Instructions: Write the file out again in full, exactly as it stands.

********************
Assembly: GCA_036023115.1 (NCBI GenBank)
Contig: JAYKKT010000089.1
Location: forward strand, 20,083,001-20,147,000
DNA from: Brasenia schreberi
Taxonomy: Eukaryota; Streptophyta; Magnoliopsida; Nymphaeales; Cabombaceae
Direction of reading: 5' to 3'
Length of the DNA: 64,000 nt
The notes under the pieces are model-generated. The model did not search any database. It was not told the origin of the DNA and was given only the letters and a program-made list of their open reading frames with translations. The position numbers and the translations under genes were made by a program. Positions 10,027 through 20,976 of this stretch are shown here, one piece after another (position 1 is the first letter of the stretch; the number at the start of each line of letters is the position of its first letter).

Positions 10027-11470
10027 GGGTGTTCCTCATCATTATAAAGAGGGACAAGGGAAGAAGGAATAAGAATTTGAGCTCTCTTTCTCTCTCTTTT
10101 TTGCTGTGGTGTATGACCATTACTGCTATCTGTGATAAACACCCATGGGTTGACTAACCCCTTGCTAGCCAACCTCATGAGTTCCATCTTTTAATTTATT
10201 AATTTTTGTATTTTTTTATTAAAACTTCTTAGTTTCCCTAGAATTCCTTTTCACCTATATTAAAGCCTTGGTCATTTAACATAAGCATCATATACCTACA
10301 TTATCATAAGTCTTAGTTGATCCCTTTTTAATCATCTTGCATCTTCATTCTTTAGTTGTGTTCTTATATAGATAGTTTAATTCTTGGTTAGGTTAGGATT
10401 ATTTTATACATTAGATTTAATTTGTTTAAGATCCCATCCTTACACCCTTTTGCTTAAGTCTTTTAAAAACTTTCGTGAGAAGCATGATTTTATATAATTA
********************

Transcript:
Assembly: GCA_036023115.1 (NCBI GenBank)
Contig: JAYKKT010000089.1
Location: forward strand, 20,083,001-20,147,000
DNA from: Brasenia schreberi
Taxonomy: Eukaryota; Streptophyta; Magnoliopsida; Nymphaeales; Cabombaceae
Direction of reading: 5' to 3'
Length of the DNA: 64,000 nt
The notes under the pieces are model-generated. The model did not search any database. It was not told the origin of the DNA and was given only the letters and a program-made list of their open reading frames with translations. The position numbers and the translations under genes were made by a program. Positions 10,027 through 20,976 of this stretch are shown here, one piece after another (position 1 is the first letter of the stretch; the number at the start of each line of letters is the position of its first letter).

Positions 10027-11470
10027 GGGTGTTCCTCATCATTATAAAGAGGGACAAGGGAAGAAGGAATAAGAATTTGAGCTCTCTTTCTCTCTCTTTT
10101 TTGCTGTGGTGTATGACCATTACTGCTATCTGTGATAAACACCCATGGGTTGACTAACCCCTTGCTAGCCAACCTCATGAGTTCCATCTTTTAATTTATT
10201 AATTTTTGTATTTTTTTATTAAAACTTCTTAGTTTCCCTAGAATTCCTTTTCACCTATATTAAAGCCTTGGTCATTTAACATAAGCATCATATACCTACA
10301 TTATCATAAGTCTTAGTTGATCCCTTTTTAATCATCTTGCATCTTCATTCTTTAGTTGTGTTCTTATATAGATAGTTTAATTCTTGGTTAGGTTAGGATT
10401 ATTTTATACATTAGATTTAATTTGTTTAAGATCCCATCCTTACACCCTTTTGCTTAAGTCTTTTAAAAACTTTCGTGAGAAGCATGATTTTATATAATTA